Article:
Sunday, January 21, 2007


"To begin at the beginning..."

Well, well, says a reasonably-lubricated Malcolm. Let's see what Auntie Beeb is saying:
Police have warned senior Labour figures to stop putting "undue pressure" on officers investigating "cash-for-honours" claims.

Several senior Labour MPs have called the arrest on Friday of Number 10 aide Ruth Turner, who denies any wrongdoing, unnecessary and "theatrical".

But the Metropolitan Police Federation said this was not an "appropriate moment" to make such comments.

The Liberal Democrats said police were acting professionally and normally.

'Bewildered'

Ms Turner was questioned on suspicion of perverting the course of justice and was later released.

Culture Secretary Tessa Jowell said she was "slightly bewildered" as to why the arrest had happened early in the morning, with four policemen knocking on the door of Ms Turner - who was then released without charge.

"She has fully co-operated and she is a person of utter decency and conscientiousness and I am surprised," Ms Jowell said.

Former Downing Street aide Lance Price said: "It does look a bit theatrical.

"Ruth Turner has co-operated with the inquiry all the way through up until this point. There's been no suggestion that she wasn't willing to give police any help that they asked for.

"So it does seem pretty extraordinary to do the sort of dawn raid that we associate generally with people who are about to abscond justice and fly on a plane to Bermuda or something."

Former Home Secretary David Blunkett said he wanted "thoroughness, not theatre".

Mr Blair gave Ms Turner, who as director of government relations is one of his closest aides, his full backing.

'No-one above the law'

However, Metropolitan Police Federation chairman Glen Smyth told BBC News 24: "You get government ministers and senior members of the Labour party criticising the inquiry, which has frankly not even given a report to the Crown Prosecution Service yet.

"What sort of undue pressure are they trying to bring? If that's not what they are intending, it's certainly the impression that they are leaving for the officers involved and, I suspect, many other people.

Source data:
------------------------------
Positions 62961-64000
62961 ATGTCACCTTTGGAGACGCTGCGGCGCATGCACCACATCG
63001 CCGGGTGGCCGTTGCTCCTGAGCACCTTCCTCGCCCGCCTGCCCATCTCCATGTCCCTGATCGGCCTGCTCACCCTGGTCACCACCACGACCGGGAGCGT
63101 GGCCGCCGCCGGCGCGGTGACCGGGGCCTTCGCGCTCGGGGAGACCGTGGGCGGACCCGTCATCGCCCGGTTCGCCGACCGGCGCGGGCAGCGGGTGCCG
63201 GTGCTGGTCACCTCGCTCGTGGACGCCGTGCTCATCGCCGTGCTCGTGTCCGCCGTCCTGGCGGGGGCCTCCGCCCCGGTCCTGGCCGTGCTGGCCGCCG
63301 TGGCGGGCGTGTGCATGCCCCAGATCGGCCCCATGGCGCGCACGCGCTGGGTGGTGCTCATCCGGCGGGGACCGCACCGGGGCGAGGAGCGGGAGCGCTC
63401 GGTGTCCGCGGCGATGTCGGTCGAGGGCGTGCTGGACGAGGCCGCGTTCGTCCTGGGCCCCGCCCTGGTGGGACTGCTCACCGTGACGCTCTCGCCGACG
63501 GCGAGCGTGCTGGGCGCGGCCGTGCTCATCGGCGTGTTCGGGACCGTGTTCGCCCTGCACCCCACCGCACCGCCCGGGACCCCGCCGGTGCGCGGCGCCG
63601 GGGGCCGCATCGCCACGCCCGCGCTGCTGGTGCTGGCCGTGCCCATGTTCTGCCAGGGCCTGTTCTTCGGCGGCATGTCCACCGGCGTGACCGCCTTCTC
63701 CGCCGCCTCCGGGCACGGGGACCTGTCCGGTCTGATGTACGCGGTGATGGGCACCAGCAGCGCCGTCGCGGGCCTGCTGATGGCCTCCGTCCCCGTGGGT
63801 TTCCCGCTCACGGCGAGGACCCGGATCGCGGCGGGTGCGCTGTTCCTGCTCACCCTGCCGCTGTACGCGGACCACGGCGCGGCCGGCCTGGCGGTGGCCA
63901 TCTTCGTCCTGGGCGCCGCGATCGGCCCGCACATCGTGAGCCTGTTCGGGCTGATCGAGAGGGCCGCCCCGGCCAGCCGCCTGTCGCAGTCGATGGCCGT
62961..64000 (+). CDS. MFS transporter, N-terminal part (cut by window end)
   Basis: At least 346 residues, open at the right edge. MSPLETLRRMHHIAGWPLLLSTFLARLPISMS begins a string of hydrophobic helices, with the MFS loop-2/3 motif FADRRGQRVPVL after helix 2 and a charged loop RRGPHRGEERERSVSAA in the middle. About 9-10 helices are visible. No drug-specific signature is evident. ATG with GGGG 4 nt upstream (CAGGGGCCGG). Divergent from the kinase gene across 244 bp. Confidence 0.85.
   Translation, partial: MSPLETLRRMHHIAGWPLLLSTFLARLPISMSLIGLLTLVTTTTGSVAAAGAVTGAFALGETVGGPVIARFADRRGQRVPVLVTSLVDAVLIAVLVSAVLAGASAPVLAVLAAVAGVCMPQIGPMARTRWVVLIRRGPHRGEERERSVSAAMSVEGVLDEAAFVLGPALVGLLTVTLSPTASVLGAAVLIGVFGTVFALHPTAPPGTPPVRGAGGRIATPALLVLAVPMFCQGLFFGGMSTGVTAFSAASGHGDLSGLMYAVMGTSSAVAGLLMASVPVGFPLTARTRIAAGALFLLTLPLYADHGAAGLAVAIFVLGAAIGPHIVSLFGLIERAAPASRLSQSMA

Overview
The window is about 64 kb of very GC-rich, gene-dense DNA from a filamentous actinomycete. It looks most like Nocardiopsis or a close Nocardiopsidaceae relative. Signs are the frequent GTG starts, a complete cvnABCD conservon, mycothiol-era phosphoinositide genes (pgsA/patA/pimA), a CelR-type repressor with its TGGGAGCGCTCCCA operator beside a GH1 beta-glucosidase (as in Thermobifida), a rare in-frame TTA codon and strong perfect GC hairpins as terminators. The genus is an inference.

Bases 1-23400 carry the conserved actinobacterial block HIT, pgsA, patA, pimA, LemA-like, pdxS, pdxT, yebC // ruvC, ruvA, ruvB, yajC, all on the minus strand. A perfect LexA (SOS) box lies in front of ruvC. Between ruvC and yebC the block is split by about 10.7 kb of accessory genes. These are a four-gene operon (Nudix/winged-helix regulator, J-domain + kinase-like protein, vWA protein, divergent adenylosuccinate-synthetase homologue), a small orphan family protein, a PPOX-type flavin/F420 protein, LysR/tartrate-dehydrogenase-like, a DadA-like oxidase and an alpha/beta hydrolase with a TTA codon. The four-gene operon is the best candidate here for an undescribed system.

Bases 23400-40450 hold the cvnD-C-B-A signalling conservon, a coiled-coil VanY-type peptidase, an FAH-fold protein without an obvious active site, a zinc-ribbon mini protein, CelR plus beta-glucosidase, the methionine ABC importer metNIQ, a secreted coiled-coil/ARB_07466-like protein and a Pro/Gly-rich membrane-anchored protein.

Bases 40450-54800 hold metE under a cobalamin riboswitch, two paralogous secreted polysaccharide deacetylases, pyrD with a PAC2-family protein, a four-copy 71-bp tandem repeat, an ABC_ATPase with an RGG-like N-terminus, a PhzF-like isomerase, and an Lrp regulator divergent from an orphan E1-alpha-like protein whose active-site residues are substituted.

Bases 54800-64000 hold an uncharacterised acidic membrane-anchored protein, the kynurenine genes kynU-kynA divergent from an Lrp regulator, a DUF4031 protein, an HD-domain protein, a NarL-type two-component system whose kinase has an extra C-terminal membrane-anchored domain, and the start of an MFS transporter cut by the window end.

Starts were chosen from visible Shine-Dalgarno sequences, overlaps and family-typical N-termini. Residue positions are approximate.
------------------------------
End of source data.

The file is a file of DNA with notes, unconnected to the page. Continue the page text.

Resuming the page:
"They should wait for the appropriate moment."

Len Duvall, the Labour politician who chairs the Metropolitan Police Authority, called on others not to try to "manipulate or pressurise" officers.

In a statement, he told critics that "no one in this country is above the law".

Liberal Democrat spokesman Lord Thomas of Gresford said: "Once the police had formed a reasonable suspicion of her perverting the course of justice, as they must have, it was their duty to act swiftly and professionally to preserve any evidence.

"That is commonplace, as any criminal lawyer knows.

"Pressure put upon the police by people in high places suggests that they want the investigation stopped."

Oh, yes.

Good show.

Well done.

Etc.

Four police officers demand entry to your home at 6.30 in the morning. Your property is rummaged. You are taken to the local station. You are interrogated. You are, eventually, not charged with anything. You are released on "police bail" (which actually means that, if they subsequently ask for you to turn up at the station, do so tout suite). You are, suddenly, on every front page.

Who won that encounter? Who had the right of reply?

And yet, and yet ...

The LibDems (the self-proclaimed defenders of truth, honour, individual rights and FREEDOM) believe this is "reasonable" and done "swiftly and professionally". Or, as any Dublin Jackeen might spit, "Mar Ya!"

Any reasonable complaint is met with a response from:
... the Metropolitan Police? No!

The Commissioner? No!

The Officer in charge? No!

Answer: the coppers' trade union, who winge about "pressure", saying criticism must wait until a report is made (or not: when will we know?) to the Crown Prosecution Service.

Oh, shit, says Malcolm. I must have missed something there.

Now, thinks Malcolm: here's an interesting conundrum. It seems that, after any arrest, pretty well every policebod leaks to the local (or national) press. There is, apparently, an understood tariff. At the bottom end, it's worth a drink. If it's a"celebrity" and the Red Tops, then serious money becomes involved. This is "professional". Or is it "pressure"?

So, Malcolm retires to bed early ... just in case he is the next recipient of the Solzenitsyn pre-dawn knock.
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2 comments:

Anonymous said...

Fuck you

Anonymous said...

Again fuck you, you sap. You should be first against the wall.

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